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Long COVID appears to be related to people’s initial reaction to their COVID-19 infection, their age and comorbidities.
Despite fluctuating COVID-19 numbers, long COVID cases continue to grow. While most people who have it recover, it’s a slow process that requires a lot of patience.
CNBC spoke with a variety of experts who provided some analyses on long COVID, including how to know if you have it and what to do with that information.
Per the Centers for Disease Control and Prevention (CDC), long COVID is a term used to refer to a variety of symptoms that can last months and even years. “Post-COVID conditions are found more often in people who had severe COVID-19 illness, but anyone who has been infected with the virus that causes COVID-19 can experience post-COVID conditions, even people who had mild illness or no symptoms from COVID-19,” explains the CDC website.
Dr. Jason Maley, director of the long COVID clinic at the Beth Israel Deaconess Medical Center, spoke with CNBC and provided some guidance for people who want to know if they could have the disease. Maley advises people who have contracted COVID-19 to do a self-check-in a month after they’ve recovered.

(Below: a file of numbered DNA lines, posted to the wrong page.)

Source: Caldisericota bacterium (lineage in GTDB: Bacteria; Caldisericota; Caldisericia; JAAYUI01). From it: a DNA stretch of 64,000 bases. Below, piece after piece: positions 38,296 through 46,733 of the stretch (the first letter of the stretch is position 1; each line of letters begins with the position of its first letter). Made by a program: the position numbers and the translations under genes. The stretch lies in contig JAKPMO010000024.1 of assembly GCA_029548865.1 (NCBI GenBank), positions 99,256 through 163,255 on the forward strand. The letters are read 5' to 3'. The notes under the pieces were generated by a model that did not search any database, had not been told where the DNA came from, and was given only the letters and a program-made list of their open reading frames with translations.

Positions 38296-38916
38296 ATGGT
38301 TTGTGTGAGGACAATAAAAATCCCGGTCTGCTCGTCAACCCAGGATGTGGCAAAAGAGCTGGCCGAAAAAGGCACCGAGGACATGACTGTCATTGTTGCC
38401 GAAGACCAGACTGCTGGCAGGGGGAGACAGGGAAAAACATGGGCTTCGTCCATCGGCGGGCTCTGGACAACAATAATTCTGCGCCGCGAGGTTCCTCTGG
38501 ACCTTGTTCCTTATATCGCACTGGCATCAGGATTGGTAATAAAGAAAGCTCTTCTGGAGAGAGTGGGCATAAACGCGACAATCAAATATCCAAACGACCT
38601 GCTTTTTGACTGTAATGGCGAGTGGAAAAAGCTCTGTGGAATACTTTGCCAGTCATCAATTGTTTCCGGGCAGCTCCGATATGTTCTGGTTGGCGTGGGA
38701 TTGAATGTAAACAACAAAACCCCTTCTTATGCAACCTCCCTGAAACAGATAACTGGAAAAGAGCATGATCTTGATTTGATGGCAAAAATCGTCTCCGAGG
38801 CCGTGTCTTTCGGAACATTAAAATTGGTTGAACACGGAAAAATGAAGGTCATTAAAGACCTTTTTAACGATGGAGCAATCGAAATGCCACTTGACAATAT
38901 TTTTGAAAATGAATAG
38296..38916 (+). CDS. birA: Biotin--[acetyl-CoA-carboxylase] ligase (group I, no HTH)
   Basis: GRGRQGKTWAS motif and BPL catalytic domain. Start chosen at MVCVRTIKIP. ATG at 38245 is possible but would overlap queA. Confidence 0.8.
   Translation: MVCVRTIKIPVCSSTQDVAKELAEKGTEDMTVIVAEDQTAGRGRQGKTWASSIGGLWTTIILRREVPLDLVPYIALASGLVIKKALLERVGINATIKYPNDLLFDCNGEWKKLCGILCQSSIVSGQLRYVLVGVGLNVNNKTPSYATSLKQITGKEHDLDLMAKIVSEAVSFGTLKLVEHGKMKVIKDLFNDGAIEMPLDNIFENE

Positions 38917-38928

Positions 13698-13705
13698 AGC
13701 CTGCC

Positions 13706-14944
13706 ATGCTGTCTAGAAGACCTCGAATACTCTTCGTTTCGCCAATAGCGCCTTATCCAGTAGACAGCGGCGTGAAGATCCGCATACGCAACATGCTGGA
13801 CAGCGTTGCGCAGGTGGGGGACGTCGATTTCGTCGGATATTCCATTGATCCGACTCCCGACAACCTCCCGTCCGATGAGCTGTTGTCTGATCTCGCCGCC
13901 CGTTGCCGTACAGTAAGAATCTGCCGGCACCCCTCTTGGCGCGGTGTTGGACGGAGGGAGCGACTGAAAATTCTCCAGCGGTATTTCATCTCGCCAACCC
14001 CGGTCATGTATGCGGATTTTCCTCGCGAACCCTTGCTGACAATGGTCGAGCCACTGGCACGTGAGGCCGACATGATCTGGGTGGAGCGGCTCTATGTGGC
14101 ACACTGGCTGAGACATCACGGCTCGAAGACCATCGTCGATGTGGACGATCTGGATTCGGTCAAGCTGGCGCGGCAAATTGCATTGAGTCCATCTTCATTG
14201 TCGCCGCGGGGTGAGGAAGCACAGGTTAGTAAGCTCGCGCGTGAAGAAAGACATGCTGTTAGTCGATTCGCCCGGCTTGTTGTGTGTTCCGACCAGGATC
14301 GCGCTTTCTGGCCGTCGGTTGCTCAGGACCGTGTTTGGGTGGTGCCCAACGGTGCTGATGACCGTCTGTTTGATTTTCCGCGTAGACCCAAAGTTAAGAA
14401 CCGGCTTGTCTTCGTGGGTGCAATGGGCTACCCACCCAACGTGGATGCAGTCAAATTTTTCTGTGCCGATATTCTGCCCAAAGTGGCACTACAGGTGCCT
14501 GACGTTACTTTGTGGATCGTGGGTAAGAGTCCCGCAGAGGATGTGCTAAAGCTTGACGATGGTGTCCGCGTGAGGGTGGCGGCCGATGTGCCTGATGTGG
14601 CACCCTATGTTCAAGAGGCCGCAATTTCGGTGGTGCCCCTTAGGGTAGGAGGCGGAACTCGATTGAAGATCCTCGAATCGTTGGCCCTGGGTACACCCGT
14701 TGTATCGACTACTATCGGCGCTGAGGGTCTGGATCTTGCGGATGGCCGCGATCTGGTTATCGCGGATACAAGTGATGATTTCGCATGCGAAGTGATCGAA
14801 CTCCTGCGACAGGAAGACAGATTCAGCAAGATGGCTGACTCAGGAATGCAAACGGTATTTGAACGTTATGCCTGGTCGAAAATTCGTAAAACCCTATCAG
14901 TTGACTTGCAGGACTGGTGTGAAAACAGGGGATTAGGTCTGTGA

“Look out for common symptoms like changes in [your] thinking, memory and [your] ability to perform at work or to function effectively at home,” he says. Long Covid symptoms vary greatly and can appear to be unrelated. They include fever, headaches, sleep problems, fatigue, and more, allowing for there to be plenty of confusion. Checking in with yourself for any symptoms that are out of the norm is a helpful way of knowing where you stand.
There are also cases of many asymptomatic COVID-19 infections. While people with long Covid tend to have experienced a significant COVID-19 infection and thus have had to cope with symptoms that were likely notorious, it helps to stay vigilant and to keep an eye out for any symptoms that are out of the norm and have recently appeared.
There are currently no treatments for long COVID, but experts suggest approaching your days with more care and taking on a slower pace to your lifestyle. They suggest keeping an eye out for triggering activities that can launch periods of fatigue and exhaustion. They also suggest breathing exercises or yoga practices for dealing with shortness of breath.
Long COVID appears to be related to people’s initial reaction to their COVID-19 infection, their age, and comorbidities.
After living with the disease for some time, researchers believe that once the virus leaves the body, its impact lingers, expressing itself through a variety of symptoms. The most effective method of protection is to be fully vaccinated and boosted.
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